Generally confused with the term gamification, Learning through playing is a pedagogical methodology consisting of the use of games and/or video games in an educational environment. However, this introduction does not aim to make a subject dynamic (as is the case with gamification), but rather, and directly, to learn contents and skills specifically related to the game in question.
Although, in order to be able to develop this variable in greater depth, in the following lines, we will deal with Learning through play by focusing on its digital aspect applied to contexts such as schools and virtual environments for education.
Notes on the study of the game
In 1938, the anthropologist Johan Huizinga (1872-1945) published Homo Ludens, where he ventures into a first definition of the act of playing understood, among other factors, as a social activity, free from any material interest or obligation, separated from ordinary life with limits of time, space and rules.
“A vision of the game that was expanded from the book Men, Play and Games, written by the sociologist Roger Callois (1913-1978) and published in 1961, and which added to Huizinga’s seminal proposal elements of the nature of the game such as uncertainty and its condition as an uncertain activity, both in its development and in its final result.” – says Jack Smother, an educator and writer for ProHighGrades.
This research was extended until it established, in broad terms, a series of characteristics common to games, understood as activities based on competition, challenge, exploration, fantasy, the existence of objectives to be assumed, interaction, results, the necessary existence of one or several people for the game to be developed, the existence of rules for functioning, or the lack of consequences of the game in the real world.
But what are the particularities of digital play in relation to play in general?
- Automatic interactivity, responding dynamically and immediately to players’ decisions.
- On the contrary to conventional games, digital games allow to learn the operation of the game while playing thanks to its degree of automation. It is not essential to know its rules for it to take place, as is the case, for example, with board games.
- Network communication in most cases, through Social Networks (RRSS), e-mails, chats, video or audio.
A set of characteristics which, in turn, entails another new series of particularities to be considered for educational use. They are the following:
- Existence of clear and understandable intermediate and final objectives for the students who play it.
- Existence of clear and understandable rules for the students and that, depending on the age of the players, suffer minimum variations along their development.
- Difficulty that is personalized and adaptable to the students’ abilities, capable of motivating through challenge but not discouraging due to excessive complications.
- Elements that interest your potential players, either at a graphic or thematic level, without ever losing sight of the fact that their use has pedagogical purposes and that, therefore, these elements are subordinated to the educational objective of the game. In this same sense, it is recommended that the game does not start from overloaded audiovisual elements, which may distract from its pedagogical function.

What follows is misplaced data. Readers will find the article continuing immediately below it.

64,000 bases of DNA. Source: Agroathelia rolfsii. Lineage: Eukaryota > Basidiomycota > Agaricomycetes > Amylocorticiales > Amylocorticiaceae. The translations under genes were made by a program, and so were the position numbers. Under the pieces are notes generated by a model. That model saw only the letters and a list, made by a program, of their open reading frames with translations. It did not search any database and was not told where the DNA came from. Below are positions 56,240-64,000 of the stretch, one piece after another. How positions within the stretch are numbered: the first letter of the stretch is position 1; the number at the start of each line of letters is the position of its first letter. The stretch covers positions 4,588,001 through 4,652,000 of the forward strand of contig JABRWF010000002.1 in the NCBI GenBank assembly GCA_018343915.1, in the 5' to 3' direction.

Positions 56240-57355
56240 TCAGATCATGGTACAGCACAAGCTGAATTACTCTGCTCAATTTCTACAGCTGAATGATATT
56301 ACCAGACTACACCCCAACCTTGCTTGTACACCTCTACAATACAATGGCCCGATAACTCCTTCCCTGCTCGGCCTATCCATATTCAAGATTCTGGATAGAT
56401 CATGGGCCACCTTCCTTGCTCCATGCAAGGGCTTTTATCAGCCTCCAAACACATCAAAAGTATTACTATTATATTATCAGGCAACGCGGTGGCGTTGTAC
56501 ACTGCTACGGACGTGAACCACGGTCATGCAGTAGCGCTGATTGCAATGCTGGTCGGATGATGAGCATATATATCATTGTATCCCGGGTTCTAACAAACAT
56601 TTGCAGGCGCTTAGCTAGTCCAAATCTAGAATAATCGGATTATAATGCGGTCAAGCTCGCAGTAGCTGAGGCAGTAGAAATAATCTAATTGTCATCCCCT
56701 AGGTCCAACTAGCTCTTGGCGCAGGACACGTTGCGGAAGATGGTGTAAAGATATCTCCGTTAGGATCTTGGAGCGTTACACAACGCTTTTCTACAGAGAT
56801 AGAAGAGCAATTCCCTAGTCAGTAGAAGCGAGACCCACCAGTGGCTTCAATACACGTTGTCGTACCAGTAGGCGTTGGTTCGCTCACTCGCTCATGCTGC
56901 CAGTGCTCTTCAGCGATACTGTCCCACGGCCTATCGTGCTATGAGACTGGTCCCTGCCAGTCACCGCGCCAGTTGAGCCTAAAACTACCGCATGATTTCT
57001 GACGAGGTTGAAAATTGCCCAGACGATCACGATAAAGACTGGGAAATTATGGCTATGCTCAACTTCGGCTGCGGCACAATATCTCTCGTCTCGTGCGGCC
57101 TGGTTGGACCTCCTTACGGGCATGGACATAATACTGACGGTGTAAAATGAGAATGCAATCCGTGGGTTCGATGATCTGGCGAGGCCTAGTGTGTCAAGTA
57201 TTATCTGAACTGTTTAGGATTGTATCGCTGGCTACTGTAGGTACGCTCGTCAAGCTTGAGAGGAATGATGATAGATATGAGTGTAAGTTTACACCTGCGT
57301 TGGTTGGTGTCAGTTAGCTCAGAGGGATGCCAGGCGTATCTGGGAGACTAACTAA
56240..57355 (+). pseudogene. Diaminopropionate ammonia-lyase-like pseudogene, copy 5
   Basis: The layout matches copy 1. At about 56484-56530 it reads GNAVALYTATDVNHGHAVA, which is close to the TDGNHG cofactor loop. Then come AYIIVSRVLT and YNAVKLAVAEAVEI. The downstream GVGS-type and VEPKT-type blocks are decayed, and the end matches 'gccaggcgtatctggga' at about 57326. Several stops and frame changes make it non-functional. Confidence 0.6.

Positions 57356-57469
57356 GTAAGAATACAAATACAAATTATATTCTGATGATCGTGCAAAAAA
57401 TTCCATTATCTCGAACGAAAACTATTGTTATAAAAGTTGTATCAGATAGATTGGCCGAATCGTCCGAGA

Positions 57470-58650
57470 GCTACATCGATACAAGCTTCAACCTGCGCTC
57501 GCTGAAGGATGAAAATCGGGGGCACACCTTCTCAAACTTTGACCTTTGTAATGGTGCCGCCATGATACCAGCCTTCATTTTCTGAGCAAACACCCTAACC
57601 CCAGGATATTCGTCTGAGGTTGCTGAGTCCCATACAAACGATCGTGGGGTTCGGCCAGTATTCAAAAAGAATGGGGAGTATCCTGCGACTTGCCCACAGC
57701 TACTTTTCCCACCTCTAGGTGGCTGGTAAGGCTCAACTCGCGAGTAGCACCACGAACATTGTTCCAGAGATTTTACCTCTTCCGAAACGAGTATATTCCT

Educational virtues of videogame-based learning
Despite the fact that video games have aroused misgivings throughout their still short history, and for reasons that range from their links with the audiovisual to their occasional use of violence as a narrative base, it is no less true that Videogame-based Learning starts from a series of specific pedagogical foundations, which we point out below:
- It is centered on the student, adapting to his or her evolution through the increase in difficulty that occurs as the players advance through the different levels that make up the game.
- In some of its aspects, learning through digital games is based on the principles of responsibility, derived from self-managed learning and active learning, as it allows the player to be aware of their impact and evolution within the game thanks to its interactivity.
- It allows the player to establish causal relationships between an action or method with an effect of positive or negative consequences in terms of assuming objectives within the game.
- Depending on the video game, and its degree of complexity, it allows exploration and experimentation with the freedom that comes from knowing that the decisions made in the game will not have consequences in real life.
- It improves motivation, thanks to the degree of immersion involved for its players.
- It allows different evaluation methods that are given immediately and simultaneously, ranging from the reward through points or changes of level to the consequences within the game of a particular decision, among others.
- In addition to the inherent competitiveness of many games (digital or otherwise), it allows collaboration between different players to achieve one or more common objectives, allowing them to learn from each other.
- Due to its digital nature, and therefore intrinsically related to ICT, it allows for the acquisition of skills in the field of digital and audiovisual literacy, even from a simple, uncritical perspective.
Have you ever used video games for educational purposes? Which video games do you think have sufficient educational potential to allow players to learn? Share your experiences and opinion with all of us, as well as this post with your contacts.